1 Streamside Picture of Paraleptophlebia Mayflies:

Discussions of Paraleptophlebia

Western Paraleptophlebia
17 replies
Posted by Entoman on Feb 4, 2012
Last reply on Feb 7, 2012 by Entoman
Paul wrote in another topic:

Yes, the Paraleps can come about the same time as the tricaudatus, but don't start as early I think. And I think they were a mid-morning deal where tricaudatus has more of an afternoon peak. (Here in the rockies we're not supoosed to don't have the early P adoptiva, although last spring I found a single youngish nymph that my key would only take it to adoptiva -by gills if I remember right. Wish I'd pickled it and had it properly ID'd.

Anyway, back east I found the Paraleps emerged from slower currents and siltier substrates -often along stream edges. Whereas tricaudatus spilled out of the riffles. They could mix of course in certain places, but one could find one predominant if you wanted to (and I did bc I wanted to know each better), by focusing on key habitat.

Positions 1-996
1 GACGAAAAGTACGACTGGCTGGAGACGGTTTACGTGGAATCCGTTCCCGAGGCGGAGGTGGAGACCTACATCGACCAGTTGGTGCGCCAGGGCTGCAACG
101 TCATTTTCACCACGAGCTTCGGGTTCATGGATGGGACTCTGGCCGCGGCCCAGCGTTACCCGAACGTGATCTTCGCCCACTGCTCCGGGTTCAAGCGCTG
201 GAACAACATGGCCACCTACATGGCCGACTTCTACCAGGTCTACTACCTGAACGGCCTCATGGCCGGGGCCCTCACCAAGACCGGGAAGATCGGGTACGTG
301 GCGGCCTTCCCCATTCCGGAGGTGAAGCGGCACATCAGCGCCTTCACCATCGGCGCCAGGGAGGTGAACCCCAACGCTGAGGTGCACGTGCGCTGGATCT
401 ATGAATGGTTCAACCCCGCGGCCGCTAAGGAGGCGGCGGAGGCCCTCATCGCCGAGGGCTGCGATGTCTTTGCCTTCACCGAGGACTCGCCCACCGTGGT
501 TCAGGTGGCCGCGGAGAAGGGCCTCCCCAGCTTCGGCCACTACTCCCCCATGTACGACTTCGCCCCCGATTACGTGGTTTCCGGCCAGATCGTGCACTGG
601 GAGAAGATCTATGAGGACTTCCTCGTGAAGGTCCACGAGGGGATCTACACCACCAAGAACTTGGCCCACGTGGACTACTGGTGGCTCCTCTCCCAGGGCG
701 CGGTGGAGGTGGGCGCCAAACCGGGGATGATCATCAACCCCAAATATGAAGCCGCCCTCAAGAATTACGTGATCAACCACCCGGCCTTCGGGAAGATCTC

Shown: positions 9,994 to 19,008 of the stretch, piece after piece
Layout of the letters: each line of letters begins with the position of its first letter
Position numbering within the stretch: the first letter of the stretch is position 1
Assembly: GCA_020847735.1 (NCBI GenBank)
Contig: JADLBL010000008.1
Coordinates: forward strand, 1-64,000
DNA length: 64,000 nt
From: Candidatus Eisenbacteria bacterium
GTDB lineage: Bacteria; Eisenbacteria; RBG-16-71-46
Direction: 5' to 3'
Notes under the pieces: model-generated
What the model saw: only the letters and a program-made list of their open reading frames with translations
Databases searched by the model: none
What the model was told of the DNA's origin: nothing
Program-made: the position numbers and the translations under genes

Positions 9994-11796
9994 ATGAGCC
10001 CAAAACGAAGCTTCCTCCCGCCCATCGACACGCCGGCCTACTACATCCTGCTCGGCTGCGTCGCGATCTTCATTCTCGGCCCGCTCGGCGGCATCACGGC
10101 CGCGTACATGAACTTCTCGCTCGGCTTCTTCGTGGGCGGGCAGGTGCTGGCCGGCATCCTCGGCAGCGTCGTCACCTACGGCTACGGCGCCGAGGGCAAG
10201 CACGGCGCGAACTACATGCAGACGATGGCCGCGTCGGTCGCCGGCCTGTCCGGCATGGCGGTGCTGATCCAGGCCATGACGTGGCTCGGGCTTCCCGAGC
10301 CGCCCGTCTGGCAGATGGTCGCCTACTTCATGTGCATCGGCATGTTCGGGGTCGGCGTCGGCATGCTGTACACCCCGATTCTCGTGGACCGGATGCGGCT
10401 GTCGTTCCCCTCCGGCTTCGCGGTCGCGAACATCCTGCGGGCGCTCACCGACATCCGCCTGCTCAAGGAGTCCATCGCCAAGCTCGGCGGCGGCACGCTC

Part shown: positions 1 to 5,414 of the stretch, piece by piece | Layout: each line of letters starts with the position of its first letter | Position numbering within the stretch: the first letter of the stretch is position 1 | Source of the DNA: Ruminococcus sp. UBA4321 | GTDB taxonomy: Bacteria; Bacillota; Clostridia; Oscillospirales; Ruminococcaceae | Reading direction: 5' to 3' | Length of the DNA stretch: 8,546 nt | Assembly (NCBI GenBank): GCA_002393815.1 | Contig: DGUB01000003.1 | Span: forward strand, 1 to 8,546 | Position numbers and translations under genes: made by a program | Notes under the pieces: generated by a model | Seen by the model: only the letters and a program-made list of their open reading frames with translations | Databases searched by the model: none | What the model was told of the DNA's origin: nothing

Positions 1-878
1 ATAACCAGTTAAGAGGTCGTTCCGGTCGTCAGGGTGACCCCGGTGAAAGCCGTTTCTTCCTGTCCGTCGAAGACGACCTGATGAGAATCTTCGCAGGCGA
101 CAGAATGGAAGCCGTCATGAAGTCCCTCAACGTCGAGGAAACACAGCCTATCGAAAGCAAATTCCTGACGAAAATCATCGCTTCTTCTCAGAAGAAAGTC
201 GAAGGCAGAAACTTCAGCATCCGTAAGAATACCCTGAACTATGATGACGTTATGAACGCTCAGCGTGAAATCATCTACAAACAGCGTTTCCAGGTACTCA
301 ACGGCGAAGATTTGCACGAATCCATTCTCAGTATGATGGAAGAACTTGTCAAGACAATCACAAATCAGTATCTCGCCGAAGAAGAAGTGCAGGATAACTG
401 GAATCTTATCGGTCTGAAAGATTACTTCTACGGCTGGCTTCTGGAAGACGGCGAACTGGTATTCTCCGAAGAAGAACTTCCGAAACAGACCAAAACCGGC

Fly patterns could be identical really, although I had my own, esp for the nymphs. In fact, I'm still using some P adoptiva mimic parachutes (more a dun gray) during Baetis activity.

I largely agree, though they seem to be more tolerant of current than most genera of leptophlebiids. I have sampled them from riffles. In my experience (with an admitted western bias), they are far more important in the Fall. If an angler is lucky enough to be in place (and aware of them) when they are schooled up in preparation for hatching, some memorable nymphing can take place! :)